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Peter Macej - lead developer of VSdocman - talks about Visual Studio tips and automation

Different behavior of DataObject.GetData(DataFormats.Html) in .NET 4.5

Recently, a user of our VSdocman reported an interesting problem that appeared when he edited his XML comments in VSdocman's WYSIWYG comment editor. He copied a text with accented characters from the editor itself or from IE. For example, a french text "période". When he pasted the text to the editor, instead of the "période" a wrong "p�riode" text appeared. As you can see, non-ASCII characters were corrupted.

We could reproduce the problem on some systems and on some systems not. We have isolated the problem to the following line of code in the comment editor:

Clipboard.GetDataObject.GetData(DataFormats.Html)

The DataFormats.Html represents CF_HTML data format which is entirely text format and uses the transformation format UTF-8. So in a DataObject, the data is stored as a byte array of UTF-8 codes. Some characters are encoded as one byte and some as two or more bytes.

When the data is retrieved, the DataObject.GetData(DataFormats.Html) returns a string.

The string is encoded with OS default encoding which is usually ANSI. In this case, each byte is returned as one character. So UTF-8 character encoded as two bytes is retrieved as two characters. For example, the é character (whose 2-byte UTF-8 representation is C3 A9) is converted to two characters é (their ASCII codes are C3 and A9). This was what we expected. The string was malformed but it was possible to convert it to normal UTF-8 string with the following code:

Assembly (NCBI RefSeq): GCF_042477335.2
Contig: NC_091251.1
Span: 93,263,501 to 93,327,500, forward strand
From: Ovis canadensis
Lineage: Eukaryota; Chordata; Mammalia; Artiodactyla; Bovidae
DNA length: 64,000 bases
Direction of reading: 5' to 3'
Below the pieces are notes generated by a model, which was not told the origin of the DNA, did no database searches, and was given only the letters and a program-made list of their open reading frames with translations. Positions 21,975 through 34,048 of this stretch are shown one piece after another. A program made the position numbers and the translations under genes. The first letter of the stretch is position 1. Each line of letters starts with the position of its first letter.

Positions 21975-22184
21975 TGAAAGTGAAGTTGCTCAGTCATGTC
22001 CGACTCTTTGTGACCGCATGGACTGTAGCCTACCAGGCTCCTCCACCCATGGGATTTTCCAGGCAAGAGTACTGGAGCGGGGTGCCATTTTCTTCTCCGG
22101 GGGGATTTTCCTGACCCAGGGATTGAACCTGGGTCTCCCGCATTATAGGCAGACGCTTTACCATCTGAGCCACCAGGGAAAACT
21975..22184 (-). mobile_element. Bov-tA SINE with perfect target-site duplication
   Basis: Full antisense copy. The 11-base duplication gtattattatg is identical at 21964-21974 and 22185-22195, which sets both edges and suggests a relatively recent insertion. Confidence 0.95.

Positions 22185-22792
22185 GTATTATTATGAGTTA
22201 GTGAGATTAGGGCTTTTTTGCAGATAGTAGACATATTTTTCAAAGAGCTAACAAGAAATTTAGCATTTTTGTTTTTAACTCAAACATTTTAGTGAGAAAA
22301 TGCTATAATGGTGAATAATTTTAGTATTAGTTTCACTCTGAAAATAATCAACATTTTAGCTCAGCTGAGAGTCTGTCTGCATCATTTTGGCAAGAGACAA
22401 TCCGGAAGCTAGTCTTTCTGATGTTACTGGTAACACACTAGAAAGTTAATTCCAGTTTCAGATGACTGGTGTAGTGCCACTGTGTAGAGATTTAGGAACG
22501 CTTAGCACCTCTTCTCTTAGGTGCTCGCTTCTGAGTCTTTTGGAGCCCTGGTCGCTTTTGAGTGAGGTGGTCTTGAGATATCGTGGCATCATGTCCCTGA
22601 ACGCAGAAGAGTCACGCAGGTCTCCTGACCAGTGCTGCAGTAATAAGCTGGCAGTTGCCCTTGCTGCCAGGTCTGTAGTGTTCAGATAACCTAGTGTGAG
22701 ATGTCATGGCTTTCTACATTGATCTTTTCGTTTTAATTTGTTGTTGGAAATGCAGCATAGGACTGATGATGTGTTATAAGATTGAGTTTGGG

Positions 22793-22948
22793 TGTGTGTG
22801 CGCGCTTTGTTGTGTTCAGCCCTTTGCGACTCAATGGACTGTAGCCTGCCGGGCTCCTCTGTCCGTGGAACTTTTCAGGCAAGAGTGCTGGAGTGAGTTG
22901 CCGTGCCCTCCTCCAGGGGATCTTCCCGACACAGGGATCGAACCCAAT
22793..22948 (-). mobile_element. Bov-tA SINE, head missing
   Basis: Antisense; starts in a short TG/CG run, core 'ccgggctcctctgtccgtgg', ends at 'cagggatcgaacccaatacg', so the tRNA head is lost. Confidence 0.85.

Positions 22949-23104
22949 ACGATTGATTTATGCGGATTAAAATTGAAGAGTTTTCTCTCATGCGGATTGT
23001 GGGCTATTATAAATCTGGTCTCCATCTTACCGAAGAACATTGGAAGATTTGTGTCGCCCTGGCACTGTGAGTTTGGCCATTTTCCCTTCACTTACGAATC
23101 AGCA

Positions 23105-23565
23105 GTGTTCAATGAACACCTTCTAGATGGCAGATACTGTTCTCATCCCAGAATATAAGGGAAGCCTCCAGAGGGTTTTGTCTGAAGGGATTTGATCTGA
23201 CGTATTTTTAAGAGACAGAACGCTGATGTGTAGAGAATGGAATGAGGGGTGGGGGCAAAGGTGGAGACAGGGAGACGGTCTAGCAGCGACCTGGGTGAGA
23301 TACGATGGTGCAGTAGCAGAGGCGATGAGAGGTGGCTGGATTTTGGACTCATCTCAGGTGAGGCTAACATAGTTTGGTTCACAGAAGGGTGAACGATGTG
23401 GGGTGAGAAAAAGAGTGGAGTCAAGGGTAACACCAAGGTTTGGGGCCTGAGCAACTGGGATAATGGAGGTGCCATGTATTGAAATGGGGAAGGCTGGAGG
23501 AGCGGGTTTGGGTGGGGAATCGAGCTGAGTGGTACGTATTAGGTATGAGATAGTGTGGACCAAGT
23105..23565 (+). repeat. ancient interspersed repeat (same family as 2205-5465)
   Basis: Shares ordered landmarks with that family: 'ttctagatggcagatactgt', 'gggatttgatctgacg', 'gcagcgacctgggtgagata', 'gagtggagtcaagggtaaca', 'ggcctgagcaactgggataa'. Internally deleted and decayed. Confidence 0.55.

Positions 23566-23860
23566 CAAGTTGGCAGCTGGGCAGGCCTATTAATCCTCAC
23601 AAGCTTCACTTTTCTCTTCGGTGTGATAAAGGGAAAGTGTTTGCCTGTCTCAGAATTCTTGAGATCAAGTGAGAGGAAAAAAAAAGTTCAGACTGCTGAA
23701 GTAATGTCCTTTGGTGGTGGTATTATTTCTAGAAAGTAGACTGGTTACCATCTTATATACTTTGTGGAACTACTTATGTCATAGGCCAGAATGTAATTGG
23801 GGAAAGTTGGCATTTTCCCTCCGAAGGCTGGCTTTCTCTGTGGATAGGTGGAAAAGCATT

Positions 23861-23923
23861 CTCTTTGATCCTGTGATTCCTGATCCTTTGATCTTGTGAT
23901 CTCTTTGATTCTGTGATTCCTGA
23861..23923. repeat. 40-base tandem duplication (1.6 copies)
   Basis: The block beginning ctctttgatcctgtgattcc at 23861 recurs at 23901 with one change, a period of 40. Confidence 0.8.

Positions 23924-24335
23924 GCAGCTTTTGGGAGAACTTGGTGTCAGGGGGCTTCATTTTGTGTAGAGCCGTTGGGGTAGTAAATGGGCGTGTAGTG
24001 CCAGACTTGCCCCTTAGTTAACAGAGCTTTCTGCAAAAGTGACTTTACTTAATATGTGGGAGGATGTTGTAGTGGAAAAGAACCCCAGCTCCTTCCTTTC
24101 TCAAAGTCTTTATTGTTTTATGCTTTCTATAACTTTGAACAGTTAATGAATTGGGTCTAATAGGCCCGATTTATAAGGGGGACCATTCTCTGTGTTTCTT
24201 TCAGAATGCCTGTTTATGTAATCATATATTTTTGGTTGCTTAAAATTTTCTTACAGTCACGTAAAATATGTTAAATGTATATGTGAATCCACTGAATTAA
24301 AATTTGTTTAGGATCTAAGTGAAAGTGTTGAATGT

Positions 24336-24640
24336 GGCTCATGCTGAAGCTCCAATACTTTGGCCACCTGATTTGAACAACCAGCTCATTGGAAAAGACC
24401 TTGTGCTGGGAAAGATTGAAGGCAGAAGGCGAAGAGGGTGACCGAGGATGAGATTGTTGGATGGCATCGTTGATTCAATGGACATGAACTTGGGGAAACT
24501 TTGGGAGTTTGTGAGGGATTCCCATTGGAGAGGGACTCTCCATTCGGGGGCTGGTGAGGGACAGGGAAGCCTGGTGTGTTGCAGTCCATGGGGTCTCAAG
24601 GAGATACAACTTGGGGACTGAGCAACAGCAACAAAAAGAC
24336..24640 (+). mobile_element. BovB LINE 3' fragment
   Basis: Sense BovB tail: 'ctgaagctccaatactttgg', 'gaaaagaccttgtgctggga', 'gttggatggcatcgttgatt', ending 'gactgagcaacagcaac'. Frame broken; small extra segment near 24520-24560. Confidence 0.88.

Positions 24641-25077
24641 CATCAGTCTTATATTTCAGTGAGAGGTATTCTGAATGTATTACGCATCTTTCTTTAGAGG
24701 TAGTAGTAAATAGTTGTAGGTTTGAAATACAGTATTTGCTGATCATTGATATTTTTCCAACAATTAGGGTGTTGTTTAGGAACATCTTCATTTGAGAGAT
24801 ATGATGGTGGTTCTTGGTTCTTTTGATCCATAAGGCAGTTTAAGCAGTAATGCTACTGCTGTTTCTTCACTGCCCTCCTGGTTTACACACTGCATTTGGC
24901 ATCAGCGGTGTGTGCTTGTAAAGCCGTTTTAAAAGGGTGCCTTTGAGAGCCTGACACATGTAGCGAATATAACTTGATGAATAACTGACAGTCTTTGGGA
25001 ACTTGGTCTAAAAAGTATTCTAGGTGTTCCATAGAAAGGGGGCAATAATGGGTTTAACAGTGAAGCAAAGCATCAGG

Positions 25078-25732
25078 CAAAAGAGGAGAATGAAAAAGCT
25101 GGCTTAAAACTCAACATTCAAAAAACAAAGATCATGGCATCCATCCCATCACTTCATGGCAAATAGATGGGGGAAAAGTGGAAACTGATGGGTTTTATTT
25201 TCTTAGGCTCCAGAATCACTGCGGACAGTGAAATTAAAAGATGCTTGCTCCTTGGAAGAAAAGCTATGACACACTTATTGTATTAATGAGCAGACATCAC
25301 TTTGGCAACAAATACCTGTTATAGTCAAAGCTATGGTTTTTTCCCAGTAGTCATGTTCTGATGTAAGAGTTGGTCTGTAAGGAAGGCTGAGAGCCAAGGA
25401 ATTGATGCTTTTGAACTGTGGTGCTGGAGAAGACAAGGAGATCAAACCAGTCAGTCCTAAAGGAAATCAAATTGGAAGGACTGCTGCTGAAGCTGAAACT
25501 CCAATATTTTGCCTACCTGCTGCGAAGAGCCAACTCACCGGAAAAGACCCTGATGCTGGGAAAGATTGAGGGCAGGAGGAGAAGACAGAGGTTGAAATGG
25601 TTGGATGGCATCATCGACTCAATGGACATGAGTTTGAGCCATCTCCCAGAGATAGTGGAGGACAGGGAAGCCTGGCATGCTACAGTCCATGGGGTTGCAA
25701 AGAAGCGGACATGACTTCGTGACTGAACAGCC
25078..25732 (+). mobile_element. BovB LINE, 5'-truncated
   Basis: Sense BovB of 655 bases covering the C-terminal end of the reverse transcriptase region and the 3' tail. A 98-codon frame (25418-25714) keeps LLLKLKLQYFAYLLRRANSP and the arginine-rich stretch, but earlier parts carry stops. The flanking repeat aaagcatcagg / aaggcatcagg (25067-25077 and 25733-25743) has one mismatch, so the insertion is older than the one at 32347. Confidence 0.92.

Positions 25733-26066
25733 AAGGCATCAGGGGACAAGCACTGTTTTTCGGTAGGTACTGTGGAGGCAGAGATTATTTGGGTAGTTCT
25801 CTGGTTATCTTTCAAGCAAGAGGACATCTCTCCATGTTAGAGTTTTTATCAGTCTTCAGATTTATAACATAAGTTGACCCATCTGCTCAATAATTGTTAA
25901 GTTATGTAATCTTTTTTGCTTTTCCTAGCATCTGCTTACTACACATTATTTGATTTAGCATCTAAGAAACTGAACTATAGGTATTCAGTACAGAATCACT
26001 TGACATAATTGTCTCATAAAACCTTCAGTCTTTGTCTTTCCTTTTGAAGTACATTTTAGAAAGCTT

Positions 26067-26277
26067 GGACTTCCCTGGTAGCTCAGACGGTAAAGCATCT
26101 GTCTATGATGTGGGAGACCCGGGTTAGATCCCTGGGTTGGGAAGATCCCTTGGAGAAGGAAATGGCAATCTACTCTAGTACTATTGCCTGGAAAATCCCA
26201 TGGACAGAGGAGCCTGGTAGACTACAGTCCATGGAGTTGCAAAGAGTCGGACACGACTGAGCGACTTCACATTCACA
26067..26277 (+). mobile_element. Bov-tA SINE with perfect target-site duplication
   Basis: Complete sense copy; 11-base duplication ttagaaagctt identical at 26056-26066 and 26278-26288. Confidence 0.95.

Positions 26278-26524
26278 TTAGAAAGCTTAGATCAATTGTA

Encoding.UTF8.GetString(Encoding.Default.GetBytes(cf_html))

What we found out was that in the case of the incorrect paste operation, the string returned from GetData was diffrerent. The string was already encoded with UTF-8 encoding. So UTF-8 character encoded as two bytes was retrieved as one character. For example, the é character (whose 2-byte UTF-8 representation is C3 A9) is correctly "converted" to one é character.

While this was nice, it was an inconsistent behaviour. I have tested it in various environments with different OS, Visual Studio version, IE version or regional settings. Finally I found out who was responsible for the mess. It is the .NET framework version 4.5 which returns the string in format different than previous versions of .NET.

  • In .NET 4.0 and earlier, the DataObject.GetData(DataFormats.Html)returns a string encoded with default encoding which is usually ANSI.
  • In .NET 4.5 (and later?), the DataObject.GetData(DataFormats.Html)returns a string encoded with UTF-8 encoding.

If you want to test it, create the following HTML page:

<html>
  <body>
    <p>période</p>
  </body>
</html>

Open the page in Internet Explorer.

Then create and call the following C# method in Visual Studio:

public void ShowClipboard()
{
	try {
		string html = (string)Clipboard.GetDataObject.GetData(DataFormats.Html, true);
		html = "NET=" + Environment.Version.ToString + "\n" + html;
		MessageBox.Show(html);

	} catch (Exception ex) {
		MessageBox.Show(ex.ToString, "Error");
	}
}

In project properties, select Target framework to version 2.0. In the IE, select all text and press Ctrl+C. Execute the method. You'll see the following result:

NET=2.0.50727.5420
Version:1.0
StartHTML:000000211
EndHTML:000000383
StartFragment:000000333
EndFragment:000000341
StartSelection:000000333
EndSelection:000000341
SourceURL:file://helixoft/Users/Public/Test-clipboard.html
<!DOCTYPE HTML PUBLIC "-//W3C//DTD HTML 4.0 Transitional//EN">

<HTML><HEAD></HEAD>

<BODY>

<P><!--StartFragment-->période<!--EndFragment--></P>
</BODY>
</HTML>

Do the same with the Target framework set to version 4.5. You'll get:

NET=4.0.30319.17929
Version:1.0
StartHTML:000000211
EndHTML:000000383
StartFragment:000000333
EndFragment:000000341
StartSelection:000000333
EndSelection:000000341
SourceURL:file://helixoft/Users/Public/Test-clipboard.html
<!DOCTYPE HTML PUBLIC "-//W3C//DTD HTML 4.0 Transitional//EN">

<HTML><HEAD></HEAD>

<BODY>

<P><!--StartFragment-->période<!--EndFragment--></P>
</BODY>
</HTML>